The design goal for Air Penetrator is to focus airflow into a column that can be channeled through various obstacles inside the modern computer case for more efficient cooling performance. Compared with traditional fans, where airflow spreads outward and further looses focus with resistance added (e.g. filters, fan guards, etc…), Air Penetrator fan’s unique blade and grille designs can create enough pressure to push air as far as 1 meter away with minimal fan speed and noise.
This unmatched efficiency makes Air Penetrator ideal not only as intake case fan, but also perfect for high density heatsinks and radiators. Features • Industry leading air channeling fan.
• Wide fan blades for reducing air resistance.
• Standard 120mm frame for maximum compatibility with CPU coolers.
• Integrated air channeling grille double as fan guard to reduce overall size.
• Low power consumption.
• The Fluid Dynamic Bearing (FDB) for high reliability.
Please note your statutory rights are not affected.
For further information regarding Scan's warranty procedure please see our terms and conditions
- 24 months
- Return to base
- DOA Period:
- 7 days
- RTB Period:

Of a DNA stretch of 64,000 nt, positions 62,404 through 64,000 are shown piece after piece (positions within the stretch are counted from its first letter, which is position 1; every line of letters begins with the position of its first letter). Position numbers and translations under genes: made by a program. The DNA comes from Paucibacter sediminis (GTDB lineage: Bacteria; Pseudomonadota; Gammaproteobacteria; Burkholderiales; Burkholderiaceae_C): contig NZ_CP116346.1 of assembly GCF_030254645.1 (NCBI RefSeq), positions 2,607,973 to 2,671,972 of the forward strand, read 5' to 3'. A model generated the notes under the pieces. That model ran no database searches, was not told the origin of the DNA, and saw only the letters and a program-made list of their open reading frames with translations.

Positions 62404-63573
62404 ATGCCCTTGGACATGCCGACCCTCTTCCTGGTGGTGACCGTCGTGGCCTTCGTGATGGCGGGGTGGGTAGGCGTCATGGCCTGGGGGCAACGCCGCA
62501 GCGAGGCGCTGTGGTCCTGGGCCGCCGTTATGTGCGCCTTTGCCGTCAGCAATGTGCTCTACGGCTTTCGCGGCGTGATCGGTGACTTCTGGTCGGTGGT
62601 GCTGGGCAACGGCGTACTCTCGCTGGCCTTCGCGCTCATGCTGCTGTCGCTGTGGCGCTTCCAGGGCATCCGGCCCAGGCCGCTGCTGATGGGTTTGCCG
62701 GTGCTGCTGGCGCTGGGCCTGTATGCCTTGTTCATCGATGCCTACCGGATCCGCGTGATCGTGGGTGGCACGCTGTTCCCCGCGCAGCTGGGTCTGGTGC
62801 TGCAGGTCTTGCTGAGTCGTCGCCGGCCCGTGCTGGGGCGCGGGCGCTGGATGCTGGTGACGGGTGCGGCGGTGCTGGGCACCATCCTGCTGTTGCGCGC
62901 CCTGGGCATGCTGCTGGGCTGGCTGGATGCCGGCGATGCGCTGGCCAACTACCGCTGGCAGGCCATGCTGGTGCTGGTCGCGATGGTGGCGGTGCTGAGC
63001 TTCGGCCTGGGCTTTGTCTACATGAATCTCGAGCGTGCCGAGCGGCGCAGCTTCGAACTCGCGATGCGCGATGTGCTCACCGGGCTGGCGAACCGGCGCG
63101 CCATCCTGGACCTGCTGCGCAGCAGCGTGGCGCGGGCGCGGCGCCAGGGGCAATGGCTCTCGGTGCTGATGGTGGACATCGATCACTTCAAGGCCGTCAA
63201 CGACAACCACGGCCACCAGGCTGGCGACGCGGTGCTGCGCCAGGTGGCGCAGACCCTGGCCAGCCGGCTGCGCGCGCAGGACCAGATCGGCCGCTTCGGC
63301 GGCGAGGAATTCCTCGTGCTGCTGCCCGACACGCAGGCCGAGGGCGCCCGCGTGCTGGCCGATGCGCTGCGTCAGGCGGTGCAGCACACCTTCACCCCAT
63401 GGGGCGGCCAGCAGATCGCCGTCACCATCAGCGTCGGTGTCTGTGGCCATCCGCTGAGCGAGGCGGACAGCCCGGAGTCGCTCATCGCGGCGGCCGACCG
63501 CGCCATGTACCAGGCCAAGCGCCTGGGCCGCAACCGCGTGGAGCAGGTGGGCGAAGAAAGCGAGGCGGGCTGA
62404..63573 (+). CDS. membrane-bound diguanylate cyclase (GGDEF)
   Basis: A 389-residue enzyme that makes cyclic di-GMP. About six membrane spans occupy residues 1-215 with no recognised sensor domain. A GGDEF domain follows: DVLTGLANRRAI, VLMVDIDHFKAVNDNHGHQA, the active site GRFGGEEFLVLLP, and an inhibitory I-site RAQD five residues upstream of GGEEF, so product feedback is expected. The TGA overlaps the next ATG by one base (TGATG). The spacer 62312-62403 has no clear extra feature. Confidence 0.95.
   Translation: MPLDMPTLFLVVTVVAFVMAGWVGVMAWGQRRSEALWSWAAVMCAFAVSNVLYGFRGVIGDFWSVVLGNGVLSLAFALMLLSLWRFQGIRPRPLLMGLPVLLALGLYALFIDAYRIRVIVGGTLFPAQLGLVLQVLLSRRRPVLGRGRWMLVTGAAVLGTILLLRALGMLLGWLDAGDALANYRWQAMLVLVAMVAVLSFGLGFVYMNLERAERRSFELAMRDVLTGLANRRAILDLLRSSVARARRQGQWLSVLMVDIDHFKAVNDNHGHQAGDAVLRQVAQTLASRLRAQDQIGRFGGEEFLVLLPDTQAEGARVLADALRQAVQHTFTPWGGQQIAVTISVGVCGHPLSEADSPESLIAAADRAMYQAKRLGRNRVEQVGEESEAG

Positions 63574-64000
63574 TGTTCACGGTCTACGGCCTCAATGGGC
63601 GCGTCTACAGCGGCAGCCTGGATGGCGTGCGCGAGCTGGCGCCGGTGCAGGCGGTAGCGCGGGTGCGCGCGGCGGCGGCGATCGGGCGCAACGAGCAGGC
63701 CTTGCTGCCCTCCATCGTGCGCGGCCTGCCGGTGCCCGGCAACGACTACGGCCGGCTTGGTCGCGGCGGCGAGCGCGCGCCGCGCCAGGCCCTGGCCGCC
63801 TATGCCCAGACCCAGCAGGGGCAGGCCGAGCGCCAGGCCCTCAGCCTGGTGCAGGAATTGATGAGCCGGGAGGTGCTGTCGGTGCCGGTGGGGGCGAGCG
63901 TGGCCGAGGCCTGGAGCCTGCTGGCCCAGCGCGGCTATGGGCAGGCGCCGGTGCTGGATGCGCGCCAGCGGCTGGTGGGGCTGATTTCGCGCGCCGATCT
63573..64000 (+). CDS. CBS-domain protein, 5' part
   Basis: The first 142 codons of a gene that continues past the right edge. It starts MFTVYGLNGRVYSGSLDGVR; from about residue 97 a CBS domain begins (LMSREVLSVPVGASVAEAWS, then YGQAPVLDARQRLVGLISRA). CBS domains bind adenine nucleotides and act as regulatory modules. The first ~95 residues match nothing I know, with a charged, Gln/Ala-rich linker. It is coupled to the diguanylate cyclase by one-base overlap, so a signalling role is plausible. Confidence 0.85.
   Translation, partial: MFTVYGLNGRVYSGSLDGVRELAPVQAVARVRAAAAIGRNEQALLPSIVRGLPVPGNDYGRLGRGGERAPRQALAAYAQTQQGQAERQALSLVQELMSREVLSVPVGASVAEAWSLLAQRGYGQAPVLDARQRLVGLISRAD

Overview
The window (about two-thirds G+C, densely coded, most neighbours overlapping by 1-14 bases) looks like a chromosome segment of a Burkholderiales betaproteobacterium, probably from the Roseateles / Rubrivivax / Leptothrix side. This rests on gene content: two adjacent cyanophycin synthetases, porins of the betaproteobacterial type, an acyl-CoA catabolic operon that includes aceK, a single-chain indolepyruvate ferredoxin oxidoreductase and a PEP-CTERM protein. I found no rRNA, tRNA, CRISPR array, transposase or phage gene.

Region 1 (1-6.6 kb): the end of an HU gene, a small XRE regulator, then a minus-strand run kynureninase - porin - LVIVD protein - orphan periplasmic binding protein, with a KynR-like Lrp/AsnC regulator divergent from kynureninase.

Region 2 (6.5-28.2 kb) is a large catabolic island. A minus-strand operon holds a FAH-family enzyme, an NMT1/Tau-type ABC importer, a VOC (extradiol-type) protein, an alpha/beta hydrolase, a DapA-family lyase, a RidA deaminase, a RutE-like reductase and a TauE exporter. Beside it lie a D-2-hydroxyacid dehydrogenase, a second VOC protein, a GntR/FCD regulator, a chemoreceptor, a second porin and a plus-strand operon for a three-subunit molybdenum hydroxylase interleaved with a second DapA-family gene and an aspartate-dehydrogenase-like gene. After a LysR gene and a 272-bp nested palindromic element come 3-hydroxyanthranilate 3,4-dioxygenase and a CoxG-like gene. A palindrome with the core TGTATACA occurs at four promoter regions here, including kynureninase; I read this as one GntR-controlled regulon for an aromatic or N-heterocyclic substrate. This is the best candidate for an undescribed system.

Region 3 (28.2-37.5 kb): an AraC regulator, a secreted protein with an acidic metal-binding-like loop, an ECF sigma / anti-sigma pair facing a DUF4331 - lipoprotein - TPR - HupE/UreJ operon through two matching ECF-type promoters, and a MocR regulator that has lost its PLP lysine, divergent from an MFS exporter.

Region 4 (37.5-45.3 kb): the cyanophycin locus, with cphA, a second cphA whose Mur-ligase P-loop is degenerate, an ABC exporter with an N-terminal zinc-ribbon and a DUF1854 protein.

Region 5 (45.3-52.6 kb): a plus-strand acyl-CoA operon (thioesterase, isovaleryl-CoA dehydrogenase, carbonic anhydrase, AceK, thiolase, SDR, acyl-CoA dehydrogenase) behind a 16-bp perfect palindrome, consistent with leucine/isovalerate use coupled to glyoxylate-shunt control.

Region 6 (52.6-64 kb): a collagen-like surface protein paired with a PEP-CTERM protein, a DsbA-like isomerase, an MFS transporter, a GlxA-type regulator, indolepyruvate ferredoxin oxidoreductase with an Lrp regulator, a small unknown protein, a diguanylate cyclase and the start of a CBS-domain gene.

- 24 months
Date Issued: 20th Oct 2008
The modern PC is potentially a mass of heat output and heat production hot spots. With CPUs rated at more than 100W of heat output, single graphics boards carrying similar ratings (and people want to run two!), multiple hard drives the norm, lots of memory and mainboards covered in heatpipes to combat toasty core logic and PWM circuits, a PC appreciably warming up a room when it’s working hard is no joke.
Date Issued: 19th Jun 2008
Watercooling for the PC has been around for years in some form or another, for at least as long as Scan have been in business, with basic physics defining why you want to use it. That means for air cooling, to cope with increasing temperature in the heatsink you need to move the air across it faster. That is why thermostatically controlled fans in your PC will turn faster the hotter something gets.
Date Issued: 5th Mar 2007
Anybody who has been near their share of computer systems will appreciate that not all systems make the same amount of noise. There are a number of reasons for why this is so. Firstly, a computer makes noise for different reasons. Generally, anything mechanical is going to make noise.